You don't have to be a big social media user to understand the term: the attempt to ban someone on the internet who has exhibited behavior that is considered reprehensible, that is, the old public lynching.
Between attacks on reputations, which can be forgotten in a few days or have more severe repercussions, cancellation forbids dialogue and does not build much in place. It provides "cancellers" with a false feeling that their excellent political action was fruitful—despite neither side committing to anything.
The subject gained more visibility when the American magazine, Harper's, published a letter that echoed criticisms of the culture of cancellation in early July. The text linked this culture to the most recent protests for social and racial justice.
In the letter, artists, writers, and journalists acknowledge that the protests bring out broader demands for equality and inclusion across society, but say that this necessary reckoning would fuel a climate of intolerance. This would frighten fearful artists, writers, and journalists into losing their means of subsistence by moving away from what would be this new consensus.
I agree: there is no way to stand in favor of the silencing preached by "cancellers."
Many who say they are threatened by cancellation are so unaccustomed that, when faced with it, they run to denounce the risk of losing their spaces precisely in the large windows they have always occupied.
If the idea were to alert these new characters who ask for greater inclusion about the risks of censorship embedded in the dispute, perhaps it would be more useful just to say: "Do not do as we have always done." After all, the voices that come from the protests have always been out of discussions.
But it's not just people who get canceled. A newspaper can also be canceled. This happens when readers disagree with some content or feel dissatisfied or offended by it.
The legitimate phenomenon is old, but it intensifies in moments of greater political conflict like the current one.
Whenever a newspaper approaches a polarized theme, criticizes the government more strongly, or is attacked by it, the reader reacts in a very similar way to what happens on social networks.
For Folha the day after the polarizing event, there is an increase of 20% to 30% of the subscription cancellation requests. The effect of this on the volume of monthly subscriptions is small but significant concerning the daily average of cancellations recorded by the newspaper.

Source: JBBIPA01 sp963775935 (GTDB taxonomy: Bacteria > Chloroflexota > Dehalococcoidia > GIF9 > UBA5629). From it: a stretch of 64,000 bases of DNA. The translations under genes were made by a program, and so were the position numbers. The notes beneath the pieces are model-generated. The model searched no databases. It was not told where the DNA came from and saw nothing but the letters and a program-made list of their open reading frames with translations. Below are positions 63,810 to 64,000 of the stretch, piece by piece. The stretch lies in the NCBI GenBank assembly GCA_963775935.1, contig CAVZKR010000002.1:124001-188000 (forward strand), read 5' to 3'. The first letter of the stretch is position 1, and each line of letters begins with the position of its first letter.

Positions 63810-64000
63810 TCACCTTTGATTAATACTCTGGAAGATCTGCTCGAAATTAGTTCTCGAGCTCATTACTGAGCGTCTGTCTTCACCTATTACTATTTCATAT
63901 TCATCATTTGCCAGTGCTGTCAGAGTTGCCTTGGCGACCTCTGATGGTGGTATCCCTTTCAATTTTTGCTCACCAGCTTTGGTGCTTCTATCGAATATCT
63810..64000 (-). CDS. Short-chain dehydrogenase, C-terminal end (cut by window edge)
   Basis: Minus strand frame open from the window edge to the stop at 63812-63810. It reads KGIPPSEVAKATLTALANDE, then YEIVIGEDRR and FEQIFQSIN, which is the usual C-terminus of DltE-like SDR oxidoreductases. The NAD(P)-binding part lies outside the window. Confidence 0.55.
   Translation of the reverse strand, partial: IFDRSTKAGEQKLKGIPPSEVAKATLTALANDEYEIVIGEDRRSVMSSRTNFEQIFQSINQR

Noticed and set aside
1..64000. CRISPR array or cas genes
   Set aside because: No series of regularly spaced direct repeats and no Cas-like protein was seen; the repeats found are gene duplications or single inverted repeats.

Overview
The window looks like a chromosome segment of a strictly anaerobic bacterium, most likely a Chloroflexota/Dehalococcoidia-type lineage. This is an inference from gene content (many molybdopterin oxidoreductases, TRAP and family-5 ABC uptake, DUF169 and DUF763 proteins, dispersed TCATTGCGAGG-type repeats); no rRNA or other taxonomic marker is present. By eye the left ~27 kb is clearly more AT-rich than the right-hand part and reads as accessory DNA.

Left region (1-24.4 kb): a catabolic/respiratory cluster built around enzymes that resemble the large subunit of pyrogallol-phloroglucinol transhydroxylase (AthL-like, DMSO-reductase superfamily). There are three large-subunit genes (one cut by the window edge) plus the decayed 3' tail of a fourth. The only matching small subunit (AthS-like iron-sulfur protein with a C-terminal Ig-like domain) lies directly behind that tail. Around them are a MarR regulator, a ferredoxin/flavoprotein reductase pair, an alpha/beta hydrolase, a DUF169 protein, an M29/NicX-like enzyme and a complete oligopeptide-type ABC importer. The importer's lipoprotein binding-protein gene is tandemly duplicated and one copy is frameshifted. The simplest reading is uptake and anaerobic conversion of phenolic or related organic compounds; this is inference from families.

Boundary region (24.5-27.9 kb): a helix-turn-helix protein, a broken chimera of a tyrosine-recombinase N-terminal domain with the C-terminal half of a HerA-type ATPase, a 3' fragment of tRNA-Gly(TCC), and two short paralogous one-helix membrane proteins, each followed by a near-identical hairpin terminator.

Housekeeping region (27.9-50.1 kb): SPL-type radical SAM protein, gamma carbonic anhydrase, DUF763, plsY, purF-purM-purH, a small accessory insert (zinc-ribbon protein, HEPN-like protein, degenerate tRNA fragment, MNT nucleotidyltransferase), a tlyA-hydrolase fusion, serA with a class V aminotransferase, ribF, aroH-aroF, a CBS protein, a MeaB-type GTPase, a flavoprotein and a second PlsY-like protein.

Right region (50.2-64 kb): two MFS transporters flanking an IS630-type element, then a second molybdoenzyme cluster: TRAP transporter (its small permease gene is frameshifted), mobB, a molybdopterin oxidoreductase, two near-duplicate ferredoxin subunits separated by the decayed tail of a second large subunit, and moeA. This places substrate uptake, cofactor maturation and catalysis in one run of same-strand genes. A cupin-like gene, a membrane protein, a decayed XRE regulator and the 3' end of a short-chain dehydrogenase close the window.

Last year, these requests came in droves due to the articles published in partnership with The Intercept website, made from messages exchanged between Lava Jato prosecutors and then-judge Sergio Moro, in addition to an interview with former President Luiz Inácio Lula da Silva (PT).
In 2018, a story in which Folha highlighted the phenomenon of companies supporting mass WhatsApp messages against the PT in the electoral period was the trigger for this type of request.
Indeed, sometimes the press can also help promote cancellations. This occurs when producing articles without showing the other side or when the proper checking procedures are not followed.
After reading an interview on Saturday (25) with a woman indicted for keeping a person in a condition similar to slavery, a reader said she felt that the newspaper helped cancel the woman.
In fact, Folha published an article with information from the complaint. Then, Folha published an interview with the person involved, who gave her side of the story. This is an example of bureaucratic coverage and with some exaggeration, like calling a person in charge of manager "executive of a cosmetics company."
Finally, there is also the cancellation of institutions: attacks on science, the university or politics — the latter with the contribution of journalism itself in recent years, by often equating it with corruption.
Among the institutions, the press has been one of the favorite targets of inquisitorial practice, chosen as a scapegoat by government officials who do not wish to have their actions evaluated and criticized.
The phenomenon of cancellation mobilizes concerns that have always been present in the debate: dialogue and criticism must not be prohibited either by authoritarianism or by good intentions.
Reporter specializing in economics, she graduated in social sciences from USP and in law from Mackenzie. She has been the ombudsman at Folha since May 2019.
Translated by Kiratiana Freelon